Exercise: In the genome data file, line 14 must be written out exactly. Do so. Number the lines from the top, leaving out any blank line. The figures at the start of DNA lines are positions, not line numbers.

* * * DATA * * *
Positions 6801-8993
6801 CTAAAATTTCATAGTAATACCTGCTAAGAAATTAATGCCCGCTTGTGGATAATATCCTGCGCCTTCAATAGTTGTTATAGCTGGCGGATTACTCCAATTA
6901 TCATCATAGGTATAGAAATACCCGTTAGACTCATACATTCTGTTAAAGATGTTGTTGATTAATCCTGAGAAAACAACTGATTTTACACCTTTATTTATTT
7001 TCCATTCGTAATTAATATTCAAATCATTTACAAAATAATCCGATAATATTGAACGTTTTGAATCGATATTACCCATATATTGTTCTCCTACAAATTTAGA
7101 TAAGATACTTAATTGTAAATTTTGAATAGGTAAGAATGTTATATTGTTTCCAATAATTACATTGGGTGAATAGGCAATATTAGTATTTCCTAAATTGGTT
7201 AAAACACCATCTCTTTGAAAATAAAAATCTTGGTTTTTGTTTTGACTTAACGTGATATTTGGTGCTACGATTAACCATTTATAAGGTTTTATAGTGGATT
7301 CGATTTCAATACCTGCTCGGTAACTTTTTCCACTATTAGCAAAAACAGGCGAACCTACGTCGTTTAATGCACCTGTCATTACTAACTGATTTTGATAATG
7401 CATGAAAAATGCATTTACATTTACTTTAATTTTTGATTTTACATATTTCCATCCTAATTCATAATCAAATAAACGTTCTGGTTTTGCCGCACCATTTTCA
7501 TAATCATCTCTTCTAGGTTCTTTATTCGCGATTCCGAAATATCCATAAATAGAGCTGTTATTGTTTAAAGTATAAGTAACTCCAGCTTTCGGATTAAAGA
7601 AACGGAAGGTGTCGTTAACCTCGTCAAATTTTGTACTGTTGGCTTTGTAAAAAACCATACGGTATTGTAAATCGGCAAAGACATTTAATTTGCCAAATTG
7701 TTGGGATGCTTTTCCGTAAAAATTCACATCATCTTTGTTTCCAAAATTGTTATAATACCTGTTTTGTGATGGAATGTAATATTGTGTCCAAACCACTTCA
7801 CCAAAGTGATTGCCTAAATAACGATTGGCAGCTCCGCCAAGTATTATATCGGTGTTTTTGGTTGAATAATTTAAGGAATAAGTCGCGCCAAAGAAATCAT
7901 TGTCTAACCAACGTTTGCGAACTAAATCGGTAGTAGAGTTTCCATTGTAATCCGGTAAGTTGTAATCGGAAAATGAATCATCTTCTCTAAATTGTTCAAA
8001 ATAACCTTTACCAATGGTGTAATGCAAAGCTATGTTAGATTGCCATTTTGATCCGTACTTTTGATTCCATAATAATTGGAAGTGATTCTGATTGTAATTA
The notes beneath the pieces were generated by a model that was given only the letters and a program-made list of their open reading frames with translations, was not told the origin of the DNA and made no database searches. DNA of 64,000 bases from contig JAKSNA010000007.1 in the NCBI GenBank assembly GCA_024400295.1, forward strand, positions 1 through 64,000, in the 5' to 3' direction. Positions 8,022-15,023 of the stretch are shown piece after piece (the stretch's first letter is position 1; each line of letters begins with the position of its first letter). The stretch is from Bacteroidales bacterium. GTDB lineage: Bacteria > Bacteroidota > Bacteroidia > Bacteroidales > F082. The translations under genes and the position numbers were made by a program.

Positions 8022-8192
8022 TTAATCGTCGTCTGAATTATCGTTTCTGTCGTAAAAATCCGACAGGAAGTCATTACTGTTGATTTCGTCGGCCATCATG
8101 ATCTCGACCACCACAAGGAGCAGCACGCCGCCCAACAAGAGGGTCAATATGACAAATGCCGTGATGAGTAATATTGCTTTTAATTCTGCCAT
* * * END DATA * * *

8001 ATAACCTTTACCAATGGTGTAATGCAAAGCTATGTTAGATTGCCATTTTGATCCGTACTTTTGATTCCATAATAATTGGAAGTGATTCTGATTGTAATTA